north americaeurope
george r. r. martin

interview 01:04

A Word with George R. R. Martin.

Mr. Martin's epic 'A Song of Ice and Fire', is a favourite among the dragonsworn staff. Although we're all eagerly awaiting the next volume, 'A Feast for Crows', rather than concentrate on that (as we'd doubtless be rebuffed on the specifics in any event) we've chosen to take this opportunity to learn a bit more about some background and peripheral points of interest as we pose a few questions to the man himself. We conducted our interview with Mr. Martin via telephone at around 7pm EST, on Dec. 2nd, 2003. After exchanging a few pleasantries, we got down to the serious business at hand -- the interview...


[DGN] Has 'A Song of Ice and Fire' been an idea you've been nurturing while focusing on other projects, or an idea that began taking shape closer to its publication?

[GRRM] No, I actually began it in 1991, five years before the first book came out. I was writing another novel which I'd been planning for a while and the first chapter of A Game of Thrones' came to me. Not the prologue, but the actual first chapter - which is the one where Bran and his brothers find the direwolf pups. It just came to me so vividly that I knew I had to write it even though it wasn't part of the novel I was working on. So I put the other book aside and I sat down and started working on that chapter, which I finished in just a few days. It really seemed to write itself, and that led me to a second chapter, and a third, and I spent a couple months working on it. At that time I was still heavily involved in Hollywood, and after a couple months an assignment came up. I wound up going back up to Hollywood and put the book aside for a couple years while I did some television and some movies. That was sort of a dangerous thing to do. In the past, whenever I've been in the middle of a project and put it aside for a little period of time I go cold on it. I come back to it a year later, or whenever, and find I can't get back into it. Fortunately that never happened with this book. This book had such a strong hold on me that I continued to think about it even though the years were passing. When I finally wound up all my current Hollywood assignments and had some time again, I was able to get right back into it almost as if only a day had passed.


[DGN] So when you sat down after a couple years, had the story evolved in your own mind?

[GRRM] Yes, I think it was evolving all through that time. A lot of my writing takes place on a subconscious level. It's not necessarily that I'm trying to think of it in any kind of rational terms. It's almost a daydreaming process - I'll be driving somewhere in my car, playing music, and all of a sudden I'll start to think of scenes, pieces of dialogue, plot twists, bits of action. They'll just come to me, and that continued to happen all through those years where the book had been on the shelf. Other ideas, other characters, complications; such things continued to come to me. It was all there when I got back to it.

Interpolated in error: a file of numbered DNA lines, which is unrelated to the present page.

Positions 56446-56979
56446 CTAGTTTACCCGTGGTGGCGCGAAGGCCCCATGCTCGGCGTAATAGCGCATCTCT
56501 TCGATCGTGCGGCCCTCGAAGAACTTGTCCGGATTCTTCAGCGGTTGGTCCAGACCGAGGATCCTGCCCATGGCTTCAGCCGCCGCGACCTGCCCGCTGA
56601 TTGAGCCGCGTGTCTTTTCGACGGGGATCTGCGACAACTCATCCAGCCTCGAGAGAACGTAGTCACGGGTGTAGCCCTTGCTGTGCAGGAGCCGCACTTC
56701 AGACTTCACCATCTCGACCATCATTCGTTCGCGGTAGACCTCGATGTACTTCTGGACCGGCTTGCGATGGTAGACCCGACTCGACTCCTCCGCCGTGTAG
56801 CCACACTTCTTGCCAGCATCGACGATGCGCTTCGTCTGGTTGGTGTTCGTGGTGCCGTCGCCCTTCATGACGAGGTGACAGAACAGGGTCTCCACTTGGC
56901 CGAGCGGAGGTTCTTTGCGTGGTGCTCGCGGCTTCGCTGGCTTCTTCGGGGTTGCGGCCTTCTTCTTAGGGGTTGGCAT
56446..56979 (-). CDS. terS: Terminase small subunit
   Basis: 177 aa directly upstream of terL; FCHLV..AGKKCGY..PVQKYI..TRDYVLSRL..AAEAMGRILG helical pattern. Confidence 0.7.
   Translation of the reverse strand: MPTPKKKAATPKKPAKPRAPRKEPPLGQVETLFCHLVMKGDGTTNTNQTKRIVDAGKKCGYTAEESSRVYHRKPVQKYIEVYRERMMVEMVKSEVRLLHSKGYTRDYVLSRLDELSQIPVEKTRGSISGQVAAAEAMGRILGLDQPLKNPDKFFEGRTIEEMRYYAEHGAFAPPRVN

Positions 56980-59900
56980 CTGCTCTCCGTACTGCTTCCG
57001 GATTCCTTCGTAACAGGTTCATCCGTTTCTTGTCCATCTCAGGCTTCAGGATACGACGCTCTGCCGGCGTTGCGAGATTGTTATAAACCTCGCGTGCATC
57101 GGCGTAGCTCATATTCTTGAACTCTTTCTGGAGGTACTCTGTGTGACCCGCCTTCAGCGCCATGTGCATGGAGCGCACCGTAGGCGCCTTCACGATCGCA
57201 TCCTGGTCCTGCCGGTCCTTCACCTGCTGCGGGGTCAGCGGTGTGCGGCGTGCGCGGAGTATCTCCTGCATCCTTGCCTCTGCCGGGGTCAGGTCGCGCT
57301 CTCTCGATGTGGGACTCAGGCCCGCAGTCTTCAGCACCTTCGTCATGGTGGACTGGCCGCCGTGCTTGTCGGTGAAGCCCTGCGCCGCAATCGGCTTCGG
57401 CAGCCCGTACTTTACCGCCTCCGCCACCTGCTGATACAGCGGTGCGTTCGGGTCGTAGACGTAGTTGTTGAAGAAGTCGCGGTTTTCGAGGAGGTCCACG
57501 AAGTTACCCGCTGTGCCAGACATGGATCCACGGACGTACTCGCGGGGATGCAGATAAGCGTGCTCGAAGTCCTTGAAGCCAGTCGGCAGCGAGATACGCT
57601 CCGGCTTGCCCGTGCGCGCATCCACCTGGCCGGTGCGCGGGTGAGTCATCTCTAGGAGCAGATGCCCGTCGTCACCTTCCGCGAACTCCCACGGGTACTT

[DGN] In your history as an author, you've written a lot of short stories, you've edited the 'Wildcards' anthologies, and contributed to many collections. However, up until 1996, you had only written a handful of novels, four I believe.

[GRRM] Right.


[DGN] Was it difficult to make the transition to such an epic scale as A Song of Ice and Fire' has turned out to be?

[GRRM] Well. Interesting question. I think my stuff has been getting longer through my career. I think if you go all the way back to the early days of my career, I was writing almost entirely short stories. They were quite short stories. The Hugo Awards and the Nebulas divide short stories into three categories: Short stories, novelettes and novellas. I was writing mostly short stories, and the occasional novelette - the shorter of the two forms. As time went by, I began to do more novelettes, and then I began to do more novellas, and finally in 1976 I wrote my first novel, which was published in 1977. That was Dying of the Light'. It took a while to build up to that. Similarly, it was pretty much twenty years into my career that I was able to tackle something on the epic scale of A Song of Ice and Fire'. I do think, by the way, that that's the best way to do it. I get a lot of letters from fans who are aspiring writers, and they ask me for advice. That's one of the key things I always tell them, begin with short stories. I mean, some of the letters I get are from sixteen year old kids who are writing trilogies of 200 000 word books. That's like taking up rock climbing, and starting with Mt. Everest! (Laughs). You have to start with something smaller, learn the trade, the craft. There's always time for the gigantic trilogies later down the road. Master the short story before you go on to bigger projects.


[DGN] I'm sorry, but you know I have to ask the obligatory question about A Feast for Crows'. In general, have you found this book to be harder to write than the previous three?

[GRRM] Yes. In a word, that's easy. Yes. This one is a killer, I don't know why. Well, I took the wrong direction to start with. I had announced originally there would be a five year gap after A Storm of Swords', and I would move right on to A Dance of Dragons'. I spent a year trying to make that work and it just wasn't working. It was working better for some characters than for others, but there were certain characters and situations where it wasn't working at all. I finally had to say No, I can't do it like this'. I scrapped a lot of stuff and went back and tackled it this way. Yes, I'm having a tough time with this one, and that's why it's going a little slow.